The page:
If that were a true 18" deep "cube" kiln with a door that almost completely "filled in" the opening into that chamber, I'd be designing it likely using a single 14" deep by X" wide shelf (in the picture looks like maybe a 22" or 24").  That would put 2" of space around the shelf front and back.  Or preferably two shelves that were 14" deep, and X" each wide to make up the necessary width available, still leaving the space of the fireboxes on either side.  Stacked with an inch between them.

 

Yes some of the changes will result in "less stacking space"......if that is ALL you look at.  BUT......... fixing the even-ness of firing will increase the percentage of firsts that you get out of each firing. So it will SEEM like a bigger stacking space kiln.

 

NOTE:  The more detailed pictures you can get on your gallery of this kiln, the better any of us can maybe help with suggestions.  AND.... get that detailed firing procedure / schedule up here so that we can maybe make suggestions there also.

 

best,

 

.................john

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Guest JBaymore

Maybe James should expand his product line to include bongs to fill in the taller spaces. :rolleyes:

Marcia

 

I'm not going there......... ;)

 

best,

 

...............john

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Guest JBaymore

What size are the individual shelves? 

 

He said 2 of them make up 18.5" in the above post. (Odd size.) So that gives the one dimension.

 

best,

 

...............john

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James,

 

OK thanks for the dimensions.

 

TYPICALLY, on an updraft you would want at least an inch between the edge of the rear shelf (of the two shelves) and the back wall, an inch between the back shelf and the front shelf edges, and an inch between the front edge of the front shelf and the front wall (assuming that the door "filled in" the wall section where it closed so that the chamber was basically a cube).  Preferably have more than that.

 

That space "inside the door seal area" does buy you some potential place for flames and hot gasses to pass upwards around the stacking of shelves. But this is true only if you manage to keep the front edge of the front shelves near the bottom and near the top from "sealing off" the flame path from the bottom floor area to the top of the arch where the exit flues are.  So stacking arrangements will be critical if you continue to depend on this space for flow of combustion products. You want to "encourage" some of the flame from the front pair of burners to want to travel up along this space and travel toward the exit flues.

 

If that were a true 18" deep "cube" kiln with a door that almost completely "filled in" the opening into that chamber, I'd be designing it likely using a single 14" deep by X" wide shelf (in the picture looks like maybe a 22" or 24").  That would put 2" of space around the shelf front and back.  Or preferably two shelves that were 14" deep, and X" each wide to make up the necessary width available, still leaving the space of the fireboxes on either side.  Stacked with an inch between them.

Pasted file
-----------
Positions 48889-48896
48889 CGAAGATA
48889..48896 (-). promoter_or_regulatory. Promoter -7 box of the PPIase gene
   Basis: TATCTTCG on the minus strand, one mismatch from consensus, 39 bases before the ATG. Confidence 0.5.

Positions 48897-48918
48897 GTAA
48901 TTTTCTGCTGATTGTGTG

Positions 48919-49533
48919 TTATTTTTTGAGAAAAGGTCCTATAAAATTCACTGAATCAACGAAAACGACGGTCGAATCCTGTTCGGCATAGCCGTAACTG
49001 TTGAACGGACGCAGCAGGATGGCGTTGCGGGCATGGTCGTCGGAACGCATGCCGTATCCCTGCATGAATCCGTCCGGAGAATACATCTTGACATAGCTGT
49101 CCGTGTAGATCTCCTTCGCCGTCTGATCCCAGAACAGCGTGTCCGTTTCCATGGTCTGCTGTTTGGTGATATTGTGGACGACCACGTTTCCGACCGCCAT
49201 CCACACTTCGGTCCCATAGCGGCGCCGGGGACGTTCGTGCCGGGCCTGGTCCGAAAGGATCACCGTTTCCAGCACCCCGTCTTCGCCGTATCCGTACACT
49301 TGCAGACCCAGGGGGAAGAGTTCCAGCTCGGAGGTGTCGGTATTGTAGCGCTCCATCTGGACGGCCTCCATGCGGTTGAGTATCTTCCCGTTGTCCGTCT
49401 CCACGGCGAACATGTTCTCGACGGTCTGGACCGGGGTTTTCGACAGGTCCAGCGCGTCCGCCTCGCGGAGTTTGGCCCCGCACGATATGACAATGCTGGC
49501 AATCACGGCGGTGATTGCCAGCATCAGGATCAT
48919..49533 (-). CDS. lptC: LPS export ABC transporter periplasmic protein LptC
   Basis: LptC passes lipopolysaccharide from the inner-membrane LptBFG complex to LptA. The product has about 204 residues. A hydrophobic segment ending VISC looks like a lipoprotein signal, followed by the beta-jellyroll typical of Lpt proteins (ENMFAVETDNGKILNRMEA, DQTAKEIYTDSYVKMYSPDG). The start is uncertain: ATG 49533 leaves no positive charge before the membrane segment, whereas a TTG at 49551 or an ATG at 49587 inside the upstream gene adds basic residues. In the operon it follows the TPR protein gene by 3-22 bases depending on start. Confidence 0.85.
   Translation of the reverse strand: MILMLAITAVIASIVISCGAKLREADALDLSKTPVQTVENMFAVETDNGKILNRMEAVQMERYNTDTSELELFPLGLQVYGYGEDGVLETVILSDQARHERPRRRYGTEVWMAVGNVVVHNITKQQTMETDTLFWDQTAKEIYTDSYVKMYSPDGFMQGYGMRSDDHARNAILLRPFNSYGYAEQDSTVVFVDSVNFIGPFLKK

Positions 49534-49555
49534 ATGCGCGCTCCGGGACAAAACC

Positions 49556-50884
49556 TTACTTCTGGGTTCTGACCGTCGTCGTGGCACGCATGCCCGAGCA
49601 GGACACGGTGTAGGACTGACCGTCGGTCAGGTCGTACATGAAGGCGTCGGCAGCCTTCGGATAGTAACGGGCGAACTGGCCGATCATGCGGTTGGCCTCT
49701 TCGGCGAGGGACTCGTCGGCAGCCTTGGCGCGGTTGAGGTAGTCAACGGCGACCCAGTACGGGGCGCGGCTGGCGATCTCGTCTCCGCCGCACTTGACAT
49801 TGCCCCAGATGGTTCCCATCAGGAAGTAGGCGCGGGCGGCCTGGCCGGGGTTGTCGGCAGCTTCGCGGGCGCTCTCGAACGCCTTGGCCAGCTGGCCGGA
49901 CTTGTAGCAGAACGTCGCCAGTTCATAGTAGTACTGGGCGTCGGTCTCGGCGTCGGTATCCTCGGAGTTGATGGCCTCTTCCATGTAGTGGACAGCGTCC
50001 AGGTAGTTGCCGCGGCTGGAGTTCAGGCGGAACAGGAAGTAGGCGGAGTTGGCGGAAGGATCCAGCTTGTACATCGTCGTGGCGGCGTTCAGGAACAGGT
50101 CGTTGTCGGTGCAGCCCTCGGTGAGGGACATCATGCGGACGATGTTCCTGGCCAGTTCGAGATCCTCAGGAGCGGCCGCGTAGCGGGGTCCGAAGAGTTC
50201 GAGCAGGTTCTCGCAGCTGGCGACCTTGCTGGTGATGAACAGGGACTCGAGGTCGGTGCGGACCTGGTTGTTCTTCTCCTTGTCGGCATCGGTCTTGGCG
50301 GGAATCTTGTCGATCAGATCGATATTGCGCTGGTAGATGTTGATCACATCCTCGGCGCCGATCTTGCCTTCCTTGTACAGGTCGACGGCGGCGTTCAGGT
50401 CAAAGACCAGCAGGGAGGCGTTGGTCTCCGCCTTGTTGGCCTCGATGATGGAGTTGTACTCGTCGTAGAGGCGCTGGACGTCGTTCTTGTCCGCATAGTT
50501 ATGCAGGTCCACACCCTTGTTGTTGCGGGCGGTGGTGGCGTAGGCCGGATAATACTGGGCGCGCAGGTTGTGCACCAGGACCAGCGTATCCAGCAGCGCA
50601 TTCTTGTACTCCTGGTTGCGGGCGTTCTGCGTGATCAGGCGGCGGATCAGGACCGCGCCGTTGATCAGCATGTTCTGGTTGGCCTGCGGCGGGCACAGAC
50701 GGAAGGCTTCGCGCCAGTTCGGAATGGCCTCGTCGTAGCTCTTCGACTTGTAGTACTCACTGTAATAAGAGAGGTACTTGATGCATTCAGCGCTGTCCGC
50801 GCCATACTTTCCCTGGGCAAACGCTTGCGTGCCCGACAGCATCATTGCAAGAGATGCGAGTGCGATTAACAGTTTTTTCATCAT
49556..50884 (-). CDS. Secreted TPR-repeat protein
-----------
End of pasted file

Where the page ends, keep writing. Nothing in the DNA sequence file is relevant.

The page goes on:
Yes some of the changes will result in "less stacking space"......if that is ALL you look at.  BUT......... fixing the even-ness of firing will increase the percentage of firsts that you get out of each firing. So it will SEEM like a bigger stacking space kiln.

 

NOTE:  The more detailed pictures you can get on your gallery of this kiln, the better any of us can maybe help with suggestions.  AND.... get that detailed firing procedure / schedule up here so that we can maybe make suggestions there also.

 

best,

 

.................john

Yes I forgot to add the schedule and as far as pictures go, I have a video you can watch and have a better understanding of my kiln. The point you will want to watch is at 9 minutes and 20 seconds. (

).

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Maybe James should expand his product line to include bongs to fill in the taller spaces. :rolleyes:

Marcia

 

I'm not going there......... ;)

 

best,

 

...............john

 

So I am going to write the schedule for three different firings. The first two schedules had a similar set up with an octagonal shelf at the top and was 4" inches away from the flue. The video link I posted one time back was the third schedule.

 

#1

11:45 On: Gas 1/4 open. Flues 1/3 dampened.

2:45: turn gas to 1/2 open.

5:45 turn gas to 3/4 open. Flues 1/2 dampened now.

8:45: turn up full open. Slightly open damper until smaller flame.

11:15 Off

 

#2

9:26: gas open 1/4 damper 1/3

12:42 gas open 1/2 damper 1/2

3:40: gas open 3/4

5:35 full open 

8:00: open damper to reduce flame

10:35 cone 10 hit on top

11:05: Off

 

#3

4:50 gas open 1/4 damper 3/4

8:20 Turn up 1/2 & damper 1/2

11:30 Turn up just under 3/4

1:30 Turn up just bellow full leave until done

2:50 Close damper 3/5 back side

7:00 cone 6 starting to hit was going into 7 Cone 10 hit Turn OFf

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Natural gas or propane? Is there a pressure gauge on your gas line? If so, what's the max pressure you're firing at?

 

Can you expand on the firing schedules at all? Like at each of those times, what's the temperature? That would give us a better idea of how fast or slow it's heating.

 

Just based on what you have here, I'd say your damper is too far open and you're using too much gas.

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Guest JBaymore

Yes I forgot to add the schedule and as far as pictures go, I have a video you can watch and have a better understanding of my kiln. The point you will want to watch is at 9 minutes and 20 seconds. (https://www.youtube.com/watch?v=9SgFYNCBBAo).

 

JUST when I thought we were going to see the actual firing conditions....... you cut to unloading.  Oh well.

 

Just looking at the load part........ you need more space around the shelves in the front and back (and in between a pair) for sure.